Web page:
Story of Me


I'm writing my memoirs. Yes, it has been brought to my attention that, at only 25-years-old, what could I possibly have to say about life at this point? Well, many things.

I am a first-generation American-born Naija. That distinction has always been a source of ire toward my parents for robbing me of my birthright. You see, even if you were born in NG and whisked away at four-months-old to the US, somehow you're more authentic than those of us born here. All I know is, my favorite foods are plantain & eggs and coconut rice. I can cook edikangikong, okra soup, afang soup, atama soup, pepper soup, egusi soup, fufu, jollof rice, coconut rice, akara, chin chin, and beans. I can prepare plantain at least ten different ways. Count to ten, say hello, goodbye, I'm sorry, come and eat, sit down, where are you going, what is your name, nice to meet you, how much does it cost, i love you. I know when someone's talking about me and usually, if I put enough effort into listening, I know what they're saying.

My mom used to take my sisters and me back "home," as we call it, every two years. We knew our cousins in Nigeria better than we knew the ones in the States. When my mom started a dance troupe, she took us to the village to learn traditional Ibibio dance properly. Between the palm wine and goat pepper soup, I always knew I was different from an American, but something else distinguished me from a black American too. As many identity issues as it created for me growing up -- other kids said I had snakes in my hair when I wore it threaded -- it has helped me find my place as an adult: what I am here to do, to write my life.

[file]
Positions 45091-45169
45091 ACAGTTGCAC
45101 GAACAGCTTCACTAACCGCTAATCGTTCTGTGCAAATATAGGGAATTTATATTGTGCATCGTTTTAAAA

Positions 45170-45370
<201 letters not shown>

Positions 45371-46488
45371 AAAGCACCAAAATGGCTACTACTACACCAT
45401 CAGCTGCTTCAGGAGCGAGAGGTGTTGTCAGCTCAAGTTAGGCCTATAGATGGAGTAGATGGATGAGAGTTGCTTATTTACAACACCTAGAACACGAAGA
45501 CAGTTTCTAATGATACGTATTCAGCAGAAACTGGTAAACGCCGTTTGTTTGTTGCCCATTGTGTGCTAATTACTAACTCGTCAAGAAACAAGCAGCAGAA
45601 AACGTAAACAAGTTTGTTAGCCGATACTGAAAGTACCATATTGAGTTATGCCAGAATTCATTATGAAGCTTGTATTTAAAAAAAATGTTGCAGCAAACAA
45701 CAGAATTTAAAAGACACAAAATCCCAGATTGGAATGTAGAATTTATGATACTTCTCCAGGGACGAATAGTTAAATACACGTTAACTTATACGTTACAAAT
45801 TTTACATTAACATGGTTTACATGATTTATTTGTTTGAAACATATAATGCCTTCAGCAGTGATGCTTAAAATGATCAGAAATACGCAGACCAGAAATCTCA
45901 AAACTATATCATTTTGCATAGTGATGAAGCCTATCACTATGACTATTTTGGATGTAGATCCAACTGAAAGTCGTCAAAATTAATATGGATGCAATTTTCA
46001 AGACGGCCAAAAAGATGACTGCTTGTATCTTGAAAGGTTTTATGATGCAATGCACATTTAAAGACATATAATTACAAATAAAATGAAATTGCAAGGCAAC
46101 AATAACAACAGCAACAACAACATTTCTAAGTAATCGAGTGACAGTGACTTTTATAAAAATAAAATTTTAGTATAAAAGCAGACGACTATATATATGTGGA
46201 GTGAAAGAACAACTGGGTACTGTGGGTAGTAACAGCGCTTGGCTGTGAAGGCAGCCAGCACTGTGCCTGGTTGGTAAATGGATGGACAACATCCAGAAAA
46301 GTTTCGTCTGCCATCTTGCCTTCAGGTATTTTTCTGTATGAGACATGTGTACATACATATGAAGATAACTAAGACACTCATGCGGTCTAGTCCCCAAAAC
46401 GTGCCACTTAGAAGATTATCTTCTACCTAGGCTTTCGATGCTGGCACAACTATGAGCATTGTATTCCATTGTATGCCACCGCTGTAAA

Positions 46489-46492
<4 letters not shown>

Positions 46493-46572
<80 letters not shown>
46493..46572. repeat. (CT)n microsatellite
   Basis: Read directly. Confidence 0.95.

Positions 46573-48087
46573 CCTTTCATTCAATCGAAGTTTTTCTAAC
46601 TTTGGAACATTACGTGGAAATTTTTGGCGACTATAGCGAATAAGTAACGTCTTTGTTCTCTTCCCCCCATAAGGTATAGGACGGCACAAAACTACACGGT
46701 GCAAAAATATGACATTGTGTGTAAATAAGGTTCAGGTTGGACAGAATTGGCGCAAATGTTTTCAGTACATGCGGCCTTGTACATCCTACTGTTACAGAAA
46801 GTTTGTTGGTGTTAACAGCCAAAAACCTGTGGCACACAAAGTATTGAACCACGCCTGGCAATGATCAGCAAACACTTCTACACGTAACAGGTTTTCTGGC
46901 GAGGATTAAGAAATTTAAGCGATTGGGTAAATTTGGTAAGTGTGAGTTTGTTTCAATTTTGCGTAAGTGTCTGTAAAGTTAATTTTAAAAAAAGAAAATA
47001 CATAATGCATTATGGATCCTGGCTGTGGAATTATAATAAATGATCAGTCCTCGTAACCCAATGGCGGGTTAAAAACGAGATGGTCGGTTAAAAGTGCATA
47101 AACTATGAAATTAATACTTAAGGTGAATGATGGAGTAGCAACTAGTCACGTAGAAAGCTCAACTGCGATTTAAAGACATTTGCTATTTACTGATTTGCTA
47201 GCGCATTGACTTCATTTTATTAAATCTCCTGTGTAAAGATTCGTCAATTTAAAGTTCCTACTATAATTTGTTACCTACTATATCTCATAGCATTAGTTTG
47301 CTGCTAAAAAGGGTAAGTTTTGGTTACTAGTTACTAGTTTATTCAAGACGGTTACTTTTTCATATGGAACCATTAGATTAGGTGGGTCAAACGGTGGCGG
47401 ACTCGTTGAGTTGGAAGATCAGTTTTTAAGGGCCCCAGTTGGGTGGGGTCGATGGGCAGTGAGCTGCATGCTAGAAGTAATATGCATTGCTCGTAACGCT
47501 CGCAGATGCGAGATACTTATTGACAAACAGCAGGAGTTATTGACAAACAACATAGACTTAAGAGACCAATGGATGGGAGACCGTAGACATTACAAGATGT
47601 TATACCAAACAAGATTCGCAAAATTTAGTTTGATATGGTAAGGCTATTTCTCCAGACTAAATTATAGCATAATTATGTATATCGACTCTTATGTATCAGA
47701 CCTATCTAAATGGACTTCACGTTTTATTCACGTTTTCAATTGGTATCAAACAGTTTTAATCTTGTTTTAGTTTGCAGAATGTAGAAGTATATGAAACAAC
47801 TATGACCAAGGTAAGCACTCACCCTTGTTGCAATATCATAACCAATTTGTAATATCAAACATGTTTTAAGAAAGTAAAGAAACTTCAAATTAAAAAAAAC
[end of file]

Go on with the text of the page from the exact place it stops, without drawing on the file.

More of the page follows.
So I am writing a book about growing up as an African in America. It is a not-so-easy task -- not just the writing part, which takes a lot out of me emotionally, but selling the idea. I have submitted the proposal to a dozen agents and keep opening up rejection letters that say, "You're a wonderful writer, but I would have a difficult time getting this story published."

And I am not used to rejection. Usually, if I apply a certain amount of energy in a particular direction, whatever I want comes to me. But with this book, I have put out more energy than ever before without receiving much validation.

I wanted to blog a summer reading list today, but I realized that what I really want to do is publish and read my own book. I tend to believe that more women my age want to tell their stories, but I have to ask, where are they? I look to contemporary African authors like Ama Ata Aidoo, Meri Nana-Ama Danquah, and Chimamanda Adichie for inspiration, but there should be so many more.

We have to tell our own stories or they die with us. And I look forward to the day when our stories, no longer at the margins, are placed squarely at the center of history. So these agents and editors see my memoir as something essential -- a must- instead of a cannot-publish -- that tells the very central story of Africans in America, of America itself.

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